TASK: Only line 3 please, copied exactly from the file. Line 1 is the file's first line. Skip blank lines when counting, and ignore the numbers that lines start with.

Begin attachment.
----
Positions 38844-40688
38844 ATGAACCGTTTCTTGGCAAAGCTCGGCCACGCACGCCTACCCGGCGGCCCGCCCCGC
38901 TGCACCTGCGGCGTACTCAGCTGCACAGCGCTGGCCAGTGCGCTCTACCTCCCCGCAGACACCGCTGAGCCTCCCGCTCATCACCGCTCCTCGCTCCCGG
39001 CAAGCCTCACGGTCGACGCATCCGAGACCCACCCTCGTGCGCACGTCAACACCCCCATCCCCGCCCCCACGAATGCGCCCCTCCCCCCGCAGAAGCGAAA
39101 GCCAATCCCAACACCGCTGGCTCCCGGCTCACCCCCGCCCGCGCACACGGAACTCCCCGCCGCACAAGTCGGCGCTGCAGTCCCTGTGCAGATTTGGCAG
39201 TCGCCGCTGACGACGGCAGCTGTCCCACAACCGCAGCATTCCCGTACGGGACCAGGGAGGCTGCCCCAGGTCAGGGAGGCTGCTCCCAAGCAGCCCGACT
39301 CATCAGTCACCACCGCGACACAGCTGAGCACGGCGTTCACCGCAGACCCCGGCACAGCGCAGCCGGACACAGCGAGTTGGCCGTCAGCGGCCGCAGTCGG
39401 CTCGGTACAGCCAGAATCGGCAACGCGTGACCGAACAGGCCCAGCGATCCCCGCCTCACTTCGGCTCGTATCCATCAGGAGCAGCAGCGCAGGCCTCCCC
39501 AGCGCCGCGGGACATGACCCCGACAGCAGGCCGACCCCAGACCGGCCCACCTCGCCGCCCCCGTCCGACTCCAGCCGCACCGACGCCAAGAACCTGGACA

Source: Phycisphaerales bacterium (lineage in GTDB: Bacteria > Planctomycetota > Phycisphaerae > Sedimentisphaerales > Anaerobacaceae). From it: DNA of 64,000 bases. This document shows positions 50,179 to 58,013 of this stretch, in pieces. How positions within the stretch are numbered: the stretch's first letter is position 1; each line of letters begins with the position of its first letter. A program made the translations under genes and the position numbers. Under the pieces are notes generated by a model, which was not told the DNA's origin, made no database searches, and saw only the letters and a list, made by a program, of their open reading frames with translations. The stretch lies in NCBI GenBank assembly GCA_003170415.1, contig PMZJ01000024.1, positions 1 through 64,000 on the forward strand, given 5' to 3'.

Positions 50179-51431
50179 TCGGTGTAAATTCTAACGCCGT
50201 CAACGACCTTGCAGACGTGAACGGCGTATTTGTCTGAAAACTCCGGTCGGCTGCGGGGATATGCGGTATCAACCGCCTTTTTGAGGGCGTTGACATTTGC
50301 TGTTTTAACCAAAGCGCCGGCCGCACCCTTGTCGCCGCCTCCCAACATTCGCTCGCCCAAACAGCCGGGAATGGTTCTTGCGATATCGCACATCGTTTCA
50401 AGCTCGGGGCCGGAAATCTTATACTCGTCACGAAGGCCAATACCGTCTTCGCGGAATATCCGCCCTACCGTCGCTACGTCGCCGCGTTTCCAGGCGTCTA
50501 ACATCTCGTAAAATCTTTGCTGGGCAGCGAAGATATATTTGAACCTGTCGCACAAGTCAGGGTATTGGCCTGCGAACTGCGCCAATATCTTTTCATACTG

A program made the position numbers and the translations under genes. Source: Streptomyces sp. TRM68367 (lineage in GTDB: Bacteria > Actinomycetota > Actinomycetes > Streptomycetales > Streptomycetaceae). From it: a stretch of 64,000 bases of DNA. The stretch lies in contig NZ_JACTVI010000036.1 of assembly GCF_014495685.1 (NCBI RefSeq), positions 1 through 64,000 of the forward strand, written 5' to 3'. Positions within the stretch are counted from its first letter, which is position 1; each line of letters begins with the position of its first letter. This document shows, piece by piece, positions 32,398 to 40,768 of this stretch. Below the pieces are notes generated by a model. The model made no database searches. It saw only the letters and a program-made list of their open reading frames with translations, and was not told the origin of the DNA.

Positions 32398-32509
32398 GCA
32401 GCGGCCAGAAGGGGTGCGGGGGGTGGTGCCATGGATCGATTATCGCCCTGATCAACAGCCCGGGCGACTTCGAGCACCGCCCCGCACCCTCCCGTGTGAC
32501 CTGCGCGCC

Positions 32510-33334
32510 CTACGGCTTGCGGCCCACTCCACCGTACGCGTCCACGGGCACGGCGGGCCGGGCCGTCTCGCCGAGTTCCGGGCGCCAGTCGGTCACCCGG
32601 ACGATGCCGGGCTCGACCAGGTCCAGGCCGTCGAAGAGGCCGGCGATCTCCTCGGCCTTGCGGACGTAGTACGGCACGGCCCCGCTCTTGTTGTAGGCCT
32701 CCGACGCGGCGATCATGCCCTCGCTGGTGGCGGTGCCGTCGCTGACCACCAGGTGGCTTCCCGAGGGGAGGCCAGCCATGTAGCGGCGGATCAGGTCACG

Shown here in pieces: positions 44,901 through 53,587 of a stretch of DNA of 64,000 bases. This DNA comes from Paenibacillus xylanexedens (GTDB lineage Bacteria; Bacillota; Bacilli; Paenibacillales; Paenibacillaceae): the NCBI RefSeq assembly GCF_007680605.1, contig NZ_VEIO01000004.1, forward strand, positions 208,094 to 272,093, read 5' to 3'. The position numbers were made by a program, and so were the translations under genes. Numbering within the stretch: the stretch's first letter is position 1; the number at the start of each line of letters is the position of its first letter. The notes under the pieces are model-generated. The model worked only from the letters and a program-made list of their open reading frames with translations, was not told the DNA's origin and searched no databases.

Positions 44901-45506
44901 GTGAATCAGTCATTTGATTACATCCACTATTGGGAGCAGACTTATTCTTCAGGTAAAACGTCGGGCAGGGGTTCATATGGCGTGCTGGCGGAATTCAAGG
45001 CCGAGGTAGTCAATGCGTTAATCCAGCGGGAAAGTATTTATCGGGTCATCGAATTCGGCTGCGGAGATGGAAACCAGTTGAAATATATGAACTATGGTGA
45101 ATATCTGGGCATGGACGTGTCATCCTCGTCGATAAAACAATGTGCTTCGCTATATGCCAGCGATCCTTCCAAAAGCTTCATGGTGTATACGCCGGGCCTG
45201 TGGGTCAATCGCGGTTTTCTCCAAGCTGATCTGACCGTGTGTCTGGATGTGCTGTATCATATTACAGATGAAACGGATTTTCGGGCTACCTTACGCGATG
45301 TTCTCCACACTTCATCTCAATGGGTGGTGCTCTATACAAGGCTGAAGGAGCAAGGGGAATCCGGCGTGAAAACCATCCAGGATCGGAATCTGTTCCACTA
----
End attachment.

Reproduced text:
38901 TGCACCTGCGGCGTACTCAGCTGCACAGCGCTGGCCAGTGCGCTCTACCTCCCCGCAGACACCGCTGAGCCTCCCGCTCATCACCGCTCCTCGCTCCCGG